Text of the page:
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Making sense of oesophageal contents
  1. Mark Fox,
  2. Werner Schwizer
  1. Clinic for Gastroenterology and Hepatology, University Hospital Zürich, Zürich, Switzerland
  1. Dr Mark Fox, Clinic for Gastroenterology and Hepatology, University Hospital Zürich, CH-8091 Zürich, Switzerland;{at}

Statistics from

Factors associated with patient reports of reflux events

  • Patient demographics911

    • age

    • sex

    • ethnicity

  • Refluxate composition (chemical stimulation)13 14

    • acid/pH

    • bile salts/pepsin (more relevant for mucosal injury)

    • liquid/gas (interacts with volume and distribution)

  • Refluxate volume/distribution (mechanical stimulation)5 6

    • Oesophageal sensitivity increases distal to proximal (laryngo-pharyngeal structures very sensitive)

  • Endoscopic findings14 15

    • Increased in ENRD and functional heartburn

    • Decreased in Barrett’s CLO

  • Peripheral visceral sensitisation12 13 20

    • Previous acid exposure

    • Inflammation

    • Dietary fat

    • Alcohol

  • Central factors18 19

    • Acute stress

    • Somatisation

    • Vigilance

    • Psychiatric morbidity

Everybody experiences gastro-oesophageal reflux on occasion. In health, reflux of air (“belching”) occurs most commonly during “transient lower oesophageal sphincter relaxations” (TLOSRs) triggered by gastric distension. Acid secretions and semi-digested food may also pass into the oesophagus during such events. Gastro-oesophageal reflux disease (GORD) is present when this reflux of gastric contents causes symptoms or mucosal damage.1 GORD patients do not necessarily have more TLOSRs than healthy controls.2 Rather, structural degradation and instability of the gastro-oesophageal junction increase the likelihood of reflux during TLOSRs and at other times (e.g. on straining).3 4 It is likely that the same changes allow greater volumes of gastric contents to pass the reflux barrier and to extend further into the oesophagus.5 6 Once reflux has occurred, ineffective motility and clearance are also important because prolonged exposure to acid and other noxious substances in refluxate (e.g. bile salts, pepsin) increase the risk of erosive reflux disease (ERD), Barrett’s columnar lined oesophagus (CLO) and other complications.7 8 Whether reflux triggers patient symptoms depends on a dynamic interaction between several factors, including patient age and sex, dietary factors, the volume, composition and distribution of the refluxate, mucosal disease, visceral sensitivity, and central factors including stress and patient vigilance (see box).520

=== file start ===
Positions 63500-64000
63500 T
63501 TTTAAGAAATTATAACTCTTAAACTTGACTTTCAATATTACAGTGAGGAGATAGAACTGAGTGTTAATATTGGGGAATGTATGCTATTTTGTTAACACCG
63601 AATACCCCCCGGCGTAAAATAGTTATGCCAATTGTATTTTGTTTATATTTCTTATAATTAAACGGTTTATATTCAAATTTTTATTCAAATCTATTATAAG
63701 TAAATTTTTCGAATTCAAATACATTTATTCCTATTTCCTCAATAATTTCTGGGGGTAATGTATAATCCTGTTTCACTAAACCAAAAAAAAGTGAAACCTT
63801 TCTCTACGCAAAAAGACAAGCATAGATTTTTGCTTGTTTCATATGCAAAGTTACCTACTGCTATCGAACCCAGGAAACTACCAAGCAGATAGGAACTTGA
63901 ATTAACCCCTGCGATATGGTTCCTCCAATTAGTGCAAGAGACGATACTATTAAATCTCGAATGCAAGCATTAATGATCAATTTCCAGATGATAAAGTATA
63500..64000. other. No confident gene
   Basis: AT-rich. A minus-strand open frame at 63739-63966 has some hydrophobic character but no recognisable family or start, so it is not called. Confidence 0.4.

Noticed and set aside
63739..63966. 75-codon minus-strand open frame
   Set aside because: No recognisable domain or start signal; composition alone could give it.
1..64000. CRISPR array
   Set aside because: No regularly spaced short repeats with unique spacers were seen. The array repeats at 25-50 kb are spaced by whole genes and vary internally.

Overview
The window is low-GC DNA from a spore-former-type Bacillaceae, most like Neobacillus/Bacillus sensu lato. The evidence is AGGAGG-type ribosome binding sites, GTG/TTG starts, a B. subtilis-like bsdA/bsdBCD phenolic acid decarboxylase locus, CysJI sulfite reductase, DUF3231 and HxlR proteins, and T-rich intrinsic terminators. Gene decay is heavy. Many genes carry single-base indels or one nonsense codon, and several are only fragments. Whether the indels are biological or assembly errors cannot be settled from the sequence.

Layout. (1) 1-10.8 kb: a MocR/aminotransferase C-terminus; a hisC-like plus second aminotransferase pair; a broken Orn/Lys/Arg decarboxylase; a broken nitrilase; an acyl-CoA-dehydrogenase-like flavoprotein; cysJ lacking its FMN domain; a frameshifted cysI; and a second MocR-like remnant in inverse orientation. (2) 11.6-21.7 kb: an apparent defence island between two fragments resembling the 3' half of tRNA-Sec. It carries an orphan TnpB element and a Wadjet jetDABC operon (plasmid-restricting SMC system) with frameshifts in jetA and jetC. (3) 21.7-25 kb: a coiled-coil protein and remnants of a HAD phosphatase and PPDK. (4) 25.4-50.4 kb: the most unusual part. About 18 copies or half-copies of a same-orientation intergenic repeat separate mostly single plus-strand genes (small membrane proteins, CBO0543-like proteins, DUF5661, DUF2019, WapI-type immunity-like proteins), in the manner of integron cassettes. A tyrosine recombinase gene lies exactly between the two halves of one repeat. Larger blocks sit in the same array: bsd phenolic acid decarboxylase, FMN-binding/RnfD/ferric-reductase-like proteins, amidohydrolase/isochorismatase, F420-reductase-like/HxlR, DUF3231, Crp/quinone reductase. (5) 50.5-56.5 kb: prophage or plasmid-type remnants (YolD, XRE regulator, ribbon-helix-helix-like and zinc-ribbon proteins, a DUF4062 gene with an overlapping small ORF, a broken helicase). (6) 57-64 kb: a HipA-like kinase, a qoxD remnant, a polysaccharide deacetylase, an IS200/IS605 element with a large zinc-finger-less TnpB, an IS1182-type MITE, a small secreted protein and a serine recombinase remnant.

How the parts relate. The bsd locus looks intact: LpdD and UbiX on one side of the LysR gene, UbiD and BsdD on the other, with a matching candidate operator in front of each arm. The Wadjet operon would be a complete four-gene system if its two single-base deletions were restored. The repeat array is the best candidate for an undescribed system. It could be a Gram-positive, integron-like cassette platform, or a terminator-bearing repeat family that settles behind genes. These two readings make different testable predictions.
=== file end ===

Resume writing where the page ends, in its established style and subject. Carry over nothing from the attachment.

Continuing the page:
Oesophageal pH testing was popularised by Johnson and …

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  • Competing interests: None.

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